Well That’s a Horse of a Different Color!

IKEA has recently recalled 1,670 pounds of their (previously) delicious little meatballs from 14 European Countries due to the fact that they contained horse meat.  The discovery furthered the already alarming trend of finding horse meat mixed with beef that has been spreading its way through Europe starting in Ireland.  While no horse meat has been detected in the United States as of today, it raises the problem of mislabeled food products potentially entering the U.S. market.

There are no known side-effects of eating our domestic equine friends, however the majority of consumers would not eat the mixed meat if they were aware of its contents.  While the demand for horse meat has grown with respect to some growing demographics in the U.S., several states, including California, Illinois, and New Jersey prohibit the slaughter of horses for human consumption.  Horse meat is widely eaten around the world and is “high in protein, low in fat and has a whole lot of omega 3s.”  The main legal issues, however, are what implications there can be for mislabeling food products that are sold and consumed in other countries.

IKEA, if it had known about the horse meat, was smart enough to halt importation of the tainted meat as soon as they were notified, however what can be said for the other countries?  While the U.S. has strict inspection processes that can detect the presence of horse meat, other countries likely do not have the same resources.  What can be done to ensure that distributors are correctly labeling their products and inform consumers about what they are eating?  Where several cultures may look upon horse meat as a delicacy, others may abhor the idea of eating it and the recent outbreak of mixed meats has created several interesting problems for the international food industry.

What procedures can be implemented to ensure the integrity of meat products?  What legal consequences are there for companies that intentionally add horsemeat to their products without labeling them?

Source: NY Times

Picture: Yahoo News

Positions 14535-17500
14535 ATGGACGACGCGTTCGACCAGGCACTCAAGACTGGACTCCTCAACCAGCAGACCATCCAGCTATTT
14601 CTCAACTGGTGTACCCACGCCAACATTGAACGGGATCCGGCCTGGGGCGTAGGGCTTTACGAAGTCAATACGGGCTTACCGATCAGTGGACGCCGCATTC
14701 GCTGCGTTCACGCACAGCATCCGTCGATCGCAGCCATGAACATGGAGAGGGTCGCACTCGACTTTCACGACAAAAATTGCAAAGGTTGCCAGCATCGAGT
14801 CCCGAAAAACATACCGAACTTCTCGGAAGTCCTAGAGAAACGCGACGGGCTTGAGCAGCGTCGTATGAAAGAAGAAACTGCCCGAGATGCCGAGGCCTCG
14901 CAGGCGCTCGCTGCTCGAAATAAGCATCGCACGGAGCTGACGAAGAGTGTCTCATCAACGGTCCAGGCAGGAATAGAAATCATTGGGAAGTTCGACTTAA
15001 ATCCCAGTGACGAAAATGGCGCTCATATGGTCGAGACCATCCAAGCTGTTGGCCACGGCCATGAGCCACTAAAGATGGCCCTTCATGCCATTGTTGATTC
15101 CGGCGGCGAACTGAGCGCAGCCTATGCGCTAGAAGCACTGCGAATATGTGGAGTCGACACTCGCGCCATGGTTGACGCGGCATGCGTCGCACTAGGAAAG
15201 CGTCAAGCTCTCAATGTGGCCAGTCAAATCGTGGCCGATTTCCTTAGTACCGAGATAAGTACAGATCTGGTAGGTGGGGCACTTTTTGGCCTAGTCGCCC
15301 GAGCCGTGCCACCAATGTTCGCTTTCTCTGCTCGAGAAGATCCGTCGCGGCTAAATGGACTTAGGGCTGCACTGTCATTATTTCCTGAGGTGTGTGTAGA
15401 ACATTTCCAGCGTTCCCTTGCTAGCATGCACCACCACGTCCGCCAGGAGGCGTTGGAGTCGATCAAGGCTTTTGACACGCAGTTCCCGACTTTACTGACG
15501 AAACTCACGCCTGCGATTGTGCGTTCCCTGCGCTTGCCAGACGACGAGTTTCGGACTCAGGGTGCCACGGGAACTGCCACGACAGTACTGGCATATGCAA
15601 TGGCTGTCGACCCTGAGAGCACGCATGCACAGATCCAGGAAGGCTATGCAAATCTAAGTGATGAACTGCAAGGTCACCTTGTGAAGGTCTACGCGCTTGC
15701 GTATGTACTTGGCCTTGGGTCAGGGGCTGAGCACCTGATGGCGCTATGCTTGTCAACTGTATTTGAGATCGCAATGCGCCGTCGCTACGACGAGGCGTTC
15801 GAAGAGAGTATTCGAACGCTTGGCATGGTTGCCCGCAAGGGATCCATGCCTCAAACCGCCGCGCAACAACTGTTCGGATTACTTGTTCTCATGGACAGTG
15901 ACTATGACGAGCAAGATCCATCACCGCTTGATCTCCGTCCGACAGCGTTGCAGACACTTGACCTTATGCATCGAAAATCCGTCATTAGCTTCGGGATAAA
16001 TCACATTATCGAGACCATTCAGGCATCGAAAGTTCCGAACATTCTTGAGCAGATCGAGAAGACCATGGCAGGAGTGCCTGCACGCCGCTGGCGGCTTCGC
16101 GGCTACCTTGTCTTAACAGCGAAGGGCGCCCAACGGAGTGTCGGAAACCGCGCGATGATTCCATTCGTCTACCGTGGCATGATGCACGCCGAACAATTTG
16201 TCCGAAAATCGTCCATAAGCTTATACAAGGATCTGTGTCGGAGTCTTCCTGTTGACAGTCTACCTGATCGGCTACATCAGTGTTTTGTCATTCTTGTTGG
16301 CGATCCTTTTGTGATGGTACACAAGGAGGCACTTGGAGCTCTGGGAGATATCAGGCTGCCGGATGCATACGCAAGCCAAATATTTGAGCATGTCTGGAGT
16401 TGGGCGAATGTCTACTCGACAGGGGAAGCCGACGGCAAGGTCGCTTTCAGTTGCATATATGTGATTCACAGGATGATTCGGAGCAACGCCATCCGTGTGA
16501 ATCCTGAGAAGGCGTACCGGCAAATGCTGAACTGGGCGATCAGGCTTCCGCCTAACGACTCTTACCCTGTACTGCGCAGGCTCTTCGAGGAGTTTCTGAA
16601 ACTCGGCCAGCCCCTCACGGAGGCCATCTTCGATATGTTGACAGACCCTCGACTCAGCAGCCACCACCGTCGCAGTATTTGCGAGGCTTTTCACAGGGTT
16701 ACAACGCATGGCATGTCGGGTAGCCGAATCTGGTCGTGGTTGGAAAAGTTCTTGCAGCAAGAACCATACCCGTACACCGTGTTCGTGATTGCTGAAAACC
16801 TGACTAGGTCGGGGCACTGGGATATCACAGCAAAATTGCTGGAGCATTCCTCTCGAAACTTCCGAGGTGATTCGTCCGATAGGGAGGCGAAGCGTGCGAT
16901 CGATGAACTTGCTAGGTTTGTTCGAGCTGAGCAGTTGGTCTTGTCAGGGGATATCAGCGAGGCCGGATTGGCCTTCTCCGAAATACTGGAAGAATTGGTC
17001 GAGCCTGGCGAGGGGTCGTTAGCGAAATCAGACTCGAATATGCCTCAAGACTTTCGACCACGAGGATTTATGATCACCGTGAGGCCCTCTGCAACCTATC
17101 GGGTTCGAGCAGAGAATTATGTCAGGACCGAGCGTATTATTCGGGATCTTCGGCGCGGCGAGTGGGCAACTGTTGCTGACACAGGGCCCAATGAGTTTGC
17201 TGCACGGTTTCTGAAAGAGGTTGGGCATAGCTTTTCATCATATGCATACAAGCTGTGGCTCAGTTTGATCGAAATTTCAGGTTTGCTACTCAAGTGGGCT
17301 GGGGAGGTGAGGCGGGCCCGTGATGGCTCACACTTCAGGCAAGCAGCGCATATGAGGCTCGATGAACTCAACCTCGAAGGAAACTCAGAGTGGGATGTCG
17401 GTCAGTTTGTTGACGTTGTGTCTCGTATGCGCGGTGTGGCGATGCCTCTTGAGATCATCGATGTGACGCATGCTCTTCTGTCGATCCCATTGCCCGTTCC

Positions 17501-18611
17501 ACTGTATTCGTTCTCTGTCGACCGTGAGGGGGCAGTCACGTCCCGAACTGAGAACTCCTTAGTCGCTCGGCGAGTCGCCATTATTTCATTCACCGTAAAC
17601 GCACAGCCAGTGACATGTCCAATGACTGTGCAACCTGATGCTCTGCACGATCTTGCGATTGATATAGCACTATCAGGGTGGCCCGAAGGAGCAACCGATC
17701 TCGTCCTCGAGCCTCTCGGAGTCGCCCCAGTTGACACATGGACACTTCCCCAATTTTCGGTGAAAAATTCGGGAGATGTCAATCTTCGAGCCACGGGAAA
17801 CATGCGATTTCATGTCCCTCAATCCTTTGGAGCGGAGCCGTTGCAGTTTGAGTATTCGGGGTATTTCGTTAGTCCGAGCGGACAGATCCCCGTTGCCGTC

One comment

  1. It seems to me that the nature of the problem is labeling. As you recognize, the U.S. Customs Agency has some of the most advanced detection mechanisms in the world, but I am skeptical as to what extent they are able to detect horse meat at the border. I think that in order to prevent horse meat from being introduced (if it has not already been) to the U.S. market, the U.S. and its partners have to investigate abroad to find out who is mixing the meat.

    One of the problems in international trade is that any given label is not necessarily indicative of the actual country of origin. What I mean is that if a product is shipped to and undergoes a “substantial transformation” in a subsequent country, then that second country can claim that the product originated there. My concern, therefore, is that this meat is being mixed and packaged in one country that is perhaps less trustworthy trade-wise, and then being repackaged in a second, trusted country where it is then shipped to the U.S. If this is the case, then this will take some serious investigation to see who is responsible. Of course, this is assuming that the horse meat has already hit the market.

    In Europe, the problem is probably more acute because of the free trade that the several EU partners enjoy. Free trade agreements not only make it more profitable for trading nations to do business with one another, but it often makes border patrol of goods coming from free trade partners more lax.

    As far as remedies go, I would imaging that trade sanctions or private breach of contract suits will be the most common and desirable courses of action.

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